Whether you're happy with your skin or you'd like a little help, you've no doubt spotted at least one recent ad, TikTok or Instagram story singing the praises of online dermatologist services. Thanks to the pandemic, skincare has gone digital, with websites and apps promising to diagnose your skin gripes and offer up prescription-strength skincare to treat issues like acne, rosacea, pigmentation and more.
It goes like this: share your skin concern, answer a handful of questions about your skin's history, upload a couple of selfies and a dermatologist will get in touch with a skincare treatment plan, which is then delivered straight to your door. Influencers, TikTokers and beauty enthusiasts will be quick to tell you that their skin has been transformed by the help of online services like these — popular ones being Dermatica and Skin + Me — and the reviews are certainly impressive.
The rise in digital skincare services makes total sense. L'Oréal's "Life After Lockdown: The Skincare Trends Report" declared that the online conversation around skin concerns has risen by 71% since pre-lockdown. It's true — we're dealing with the aftermath of maskne (acne caused by wearing face masks), not to mention the effects of stress and anxiety as we begin to re-enter the real world. Online prescription skincare is both affordable (plenty of services are under £20, while a physical dermatologist appointment will set you back into the hundreds) and easy to access in the comfort of your own home.
Consultant dermatologist Dr Anjali Mahto isn't surprised that people are going online to look for solutions for managing their skin. "There is a huge shortage of dermatologists in the UK," says Dr Mahto. "Access to us has always been difficult but even more so after COVID, because the waiting lists are so long." Not everybody can see a dermatologist and referrals from GPs are known to take a while. Dr Mahto says that over-the-counter skincare or online subscriptions and services are like a halfway house, and help to make prescription skincare accessible to everyone. "If you can't get an NHS appointment and you can't afford a private dermatologist, at least it offers an in-between solution." Dr Derrick Phillips, consultant dermatologist and British Skin Foundation spokesperson, agrees. "There certainly is a role for online dermatology consultations," he tells R29. "People are able to access expertise when they need it without being limited by geography and with minimal disruption to the working day." As a beauty editor with persistent hormonal acne and a penchant for skincare, I have tried — and loved — online skincare prescription services. But for the many positives, there could be some downsides, too.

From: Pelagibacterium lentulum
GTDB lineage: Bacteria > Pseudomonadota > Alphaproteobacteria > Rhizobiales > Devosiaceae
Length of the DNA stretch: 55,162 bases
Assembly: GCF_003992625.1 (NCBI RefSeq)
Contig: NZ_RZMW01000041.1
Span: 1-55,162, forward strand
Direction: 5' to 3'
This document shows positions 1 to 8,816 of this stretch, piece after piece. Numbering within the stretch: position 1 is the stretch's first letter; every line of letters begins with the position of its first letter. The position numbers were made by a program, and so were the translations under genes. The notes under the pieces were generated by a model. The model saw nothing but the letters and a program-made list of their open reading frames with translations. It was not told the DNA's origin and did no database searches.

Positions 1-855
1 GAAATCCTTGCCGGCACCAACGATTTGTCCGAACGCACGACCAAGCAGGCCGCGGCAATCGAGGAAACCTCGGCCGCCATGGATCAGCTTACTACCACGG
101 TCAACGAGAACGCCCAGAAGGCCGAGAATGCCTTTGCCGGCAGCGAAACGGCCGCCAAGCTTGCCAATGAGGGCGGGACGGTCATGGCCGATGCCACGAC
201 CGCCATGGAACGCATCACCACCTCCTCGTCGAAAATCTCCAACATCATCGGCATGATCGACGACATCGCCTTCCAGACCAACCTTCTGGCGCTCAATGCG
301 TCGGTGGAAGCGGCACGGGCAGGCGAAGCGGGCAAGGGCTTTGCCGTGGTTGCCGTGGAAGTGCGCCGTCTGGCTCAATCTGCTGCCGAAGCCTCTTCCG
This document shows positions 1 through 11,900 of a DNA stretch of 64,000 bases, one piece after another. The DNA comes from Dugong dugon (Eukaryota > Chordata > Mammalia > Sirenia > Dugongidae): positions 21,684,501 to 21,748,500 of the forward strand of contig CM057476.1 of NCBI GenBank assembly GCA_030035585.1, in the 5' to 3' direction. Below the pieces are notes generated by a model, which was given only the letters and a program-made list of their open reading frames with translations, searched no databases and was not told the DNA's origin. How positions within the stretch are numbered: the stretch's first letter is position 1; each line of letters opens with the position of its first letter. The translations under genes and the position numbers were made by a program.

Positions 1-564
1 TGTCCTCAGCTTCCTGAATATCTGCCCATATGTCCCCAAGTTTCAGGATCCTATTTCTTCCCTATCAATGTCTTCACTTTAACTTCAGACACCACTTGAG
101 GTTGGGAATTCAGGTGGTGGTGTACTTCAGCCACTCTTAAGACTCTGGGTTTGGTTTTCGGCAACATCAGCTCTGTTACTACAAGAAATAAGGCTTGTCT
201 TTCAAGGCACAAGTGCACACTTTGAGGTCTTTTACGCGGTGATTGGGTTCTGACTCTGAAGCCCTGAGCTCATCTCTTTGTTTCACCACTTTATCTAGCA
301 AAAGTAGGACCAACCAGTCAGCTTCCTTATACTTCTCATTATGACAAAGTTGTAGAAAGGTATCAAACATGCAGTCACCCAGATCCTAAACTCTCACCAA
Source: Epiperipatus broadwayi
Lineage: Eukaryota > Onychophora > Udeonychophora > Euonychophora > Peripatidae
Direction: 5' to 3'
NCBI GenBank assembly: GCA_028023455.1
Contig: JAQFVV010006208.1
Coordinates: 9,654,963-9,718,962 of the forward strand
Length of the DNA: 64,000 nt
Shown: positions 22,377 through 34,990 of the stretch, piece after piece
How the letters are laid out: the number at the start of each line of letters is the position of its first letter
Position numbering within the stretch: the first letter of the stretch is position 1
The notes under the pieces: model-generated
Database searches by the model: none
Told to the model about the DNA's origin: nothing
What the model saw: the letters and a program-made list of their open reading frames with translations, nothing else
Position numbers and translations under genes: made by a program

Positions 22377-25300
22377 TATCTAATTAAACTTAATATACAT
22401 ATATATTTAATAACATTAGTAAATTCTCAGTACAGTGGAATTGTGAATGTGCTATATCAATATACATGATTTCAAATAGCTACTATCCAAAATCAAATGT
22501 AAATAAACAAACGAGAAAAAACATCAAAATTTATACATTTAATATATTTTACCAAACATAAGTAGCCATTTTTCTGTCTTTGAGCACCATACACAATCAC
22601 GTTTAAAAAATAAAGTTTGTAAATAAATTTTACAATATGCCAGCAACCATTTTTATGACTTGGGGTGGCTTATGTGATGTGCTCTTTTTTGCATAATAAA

Dr Mahto says that while plenty of online services have qualified dermatologists working for them, she has seen a handful of patients in her clinic who have fallen victim to misdiagnosis. "I see a load of people who assume they have acne and are told it is acne when it's not — it is rosacea, for example." Dr Mahto says this is an easy mistake to make when analysing pictures rather than looking at skin up close. "The bumps of rosacea can look similar to the bumps of acne," she continues. Thanks to misdiagnoses, some people are given the wrong skincare — with unwanted side effects. "In this scenario, I've seen people being prescribed high-percentage tretinoin (a high-strength retinoid) mixed with niacinamide as well as azelaic acid or an antibiotic. What this is doing is creating a lot more irritation and sensitivity, so it's triggering rosacea or perioral dermatitis," which is an inflammatory rash around the mouth. "I wouldn't necessarily want to be using active ingredients like these on rosacea-prone skin," says Dr Mahto.
It's worth pointing out that many dermatologists don't think prescription skincare services are inherently bad — it's safe to say they've changed the skincare game. But there are a few concerns. Dr Mahto explains that the wrong diagnosis can end up delaying treatment, which could cause long-term issues. "Twenty percent of people that have acne, for instance, will develop scarring," she says. "If you're not treating the acne quickly enough, the inflammation from the acne is going to result in damage to the skin." Another issue is that there is no account taken of the relationship between skin and mental health — something a lot of real-life consultations would include. "People can be really down about their skin but no one's really asking them that," says Dr Mahto. "Individuals are buying and using these treatments, and it's delaying what they actually need. That's not going to make you feel worse, of course, but your skin isn't going to get any better, either."